As Carrie Lam Cheng Yuet-ngor prepares to assume leadership of Hong Kong, the spotlight has fallen on the city’s former chief secretary, the pan-democrats, and Beijing.
However, if we really want to prosper under Lam, we need to think of the bigger picture: Hong Kong’s future as a conduit for organisations hoping to tap into the Chinese market, and the livelihood of Hong Kong people.
Most notably, Hong Kong needs to catch up with global trends – and fast. The city’s reputation as a shopping and tourism destination is under threat due to its inability to adapt to changing trends. We need more than Disneyland and some glamorous shops to persuade tourists to visit Hong Kong.
This failure to adapt was highlighted when Alibaba Group – which owns the South China Morning Post – decided to list its shares in New York. As a result, Hong Kong lost out on the e-commerce giant’s US$25 billion initial public offering. It was a costly blow for the Hong Kong Stock Exchange, financially and in terms of market development.
To cement its reputation as a global innovation hub, the city needs to be fully involved in the Greater Bay Area project, announced by Premier Li Keqiang earlier this year. It is an enticing opportunity to collaborate with places like Guangdong and Macau.
With China increasingly engaging with the outside world, questions are being raised as to how long Hong Kong can play its role as “middleman”. What’s more, Shenzhen seems to have become the Chinese version of Silicon Valley.
Therefore, if Hong Kong hopes to stay relevant, we must follow Lam’s plan and play a leading role in the Greater Bay Area initiative.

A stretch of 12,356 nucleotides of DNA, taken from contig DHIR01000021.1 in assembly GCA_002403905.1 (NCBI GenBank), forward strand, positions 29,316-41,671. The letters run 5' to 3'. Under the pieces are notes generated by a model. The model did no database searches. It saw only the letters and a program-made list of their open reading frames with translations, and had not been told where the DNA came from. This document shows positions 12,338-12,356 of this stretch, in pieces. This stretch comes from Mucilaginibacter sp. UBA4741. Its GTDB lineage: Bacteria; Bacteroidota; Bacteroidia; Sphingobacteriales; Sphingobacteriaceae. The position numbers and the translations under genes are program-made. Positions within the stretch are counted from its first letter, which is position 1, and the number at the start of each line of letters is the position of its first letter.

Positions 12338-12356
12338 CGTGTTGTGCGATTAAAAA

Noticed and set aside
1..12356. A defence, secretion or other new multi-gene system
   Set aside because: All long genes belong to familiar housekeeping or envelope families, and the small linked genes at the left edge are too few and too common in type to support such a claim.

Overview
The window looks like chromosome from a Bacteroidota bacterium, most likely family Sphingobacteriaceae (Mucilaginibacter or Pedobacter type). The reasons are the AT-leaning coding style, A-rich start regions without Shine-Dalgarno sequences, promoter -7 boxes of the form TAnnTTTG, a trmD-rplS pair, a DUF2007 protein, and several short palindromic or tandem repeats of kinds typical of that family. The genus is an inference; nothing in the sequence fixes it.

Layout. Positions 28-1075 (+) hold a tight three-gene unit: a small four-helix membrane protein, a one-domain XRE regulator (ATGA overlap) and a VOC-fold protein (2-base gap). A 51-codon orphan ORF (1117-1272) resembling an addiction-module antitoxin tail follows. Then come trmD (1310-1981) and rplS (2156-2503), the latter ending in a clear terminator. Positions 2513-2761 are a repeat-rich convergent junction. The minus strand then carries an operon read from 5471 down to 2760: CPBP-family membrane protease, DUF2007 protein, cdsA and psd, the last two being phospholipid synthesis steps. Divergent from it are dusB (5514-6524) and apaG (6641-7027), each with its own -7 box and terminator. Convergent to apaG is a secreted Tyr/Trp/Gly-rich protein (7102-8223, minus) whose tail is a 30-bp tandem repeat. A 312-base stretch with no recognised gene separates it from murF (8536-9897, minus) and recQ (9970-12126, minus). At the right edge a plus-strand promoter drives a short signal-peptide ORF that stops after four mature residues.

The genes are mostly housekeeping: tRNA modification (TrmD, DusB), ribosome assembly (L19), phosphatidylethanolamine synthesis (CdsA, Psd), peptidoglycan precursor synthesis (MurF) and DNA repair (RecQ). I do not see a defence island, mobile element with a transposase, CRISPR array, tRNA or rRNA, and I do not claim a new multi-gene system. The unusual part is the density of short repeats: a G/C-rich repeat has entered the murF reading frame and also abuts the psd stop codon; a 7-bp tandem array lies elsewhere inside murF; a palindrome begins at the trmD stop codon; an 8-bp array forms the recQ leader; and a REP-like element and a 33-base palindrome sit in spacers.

Of course, Hong Kong first needs to solve its own social problems. These include the housing shortage, welfare for the poor and the elderly, and health and education issues. We must ensure the well-being of our residents before hoping to make an impact internationally. How Lam plans to do this is unclear, but her commitment to healing Hong Kong’s wounds is refreshing, and a sign that there’s still hope, despite the “small-circle” election that takes place every five years.
Admittedly, if Lam wants to bridge the growing social and political chasm in Hong Kong, she can’t go it alone. Beijing must show more compassion and help to dampen tensions, which is unlikely if they continue to adopt a hardline stance.
Let’s not forget – the one country, two systems principle will continue for another 30 years, and if we are to prosper in the next three decades, political differences must be set aside in the pursuit of common ground. Let’s hope that both Lam and the pan-democrats can keep this bigger picture in mind, and focus on Hong Kong’s livelihood and welfare.
The initial signs are positive, but five years is a long time.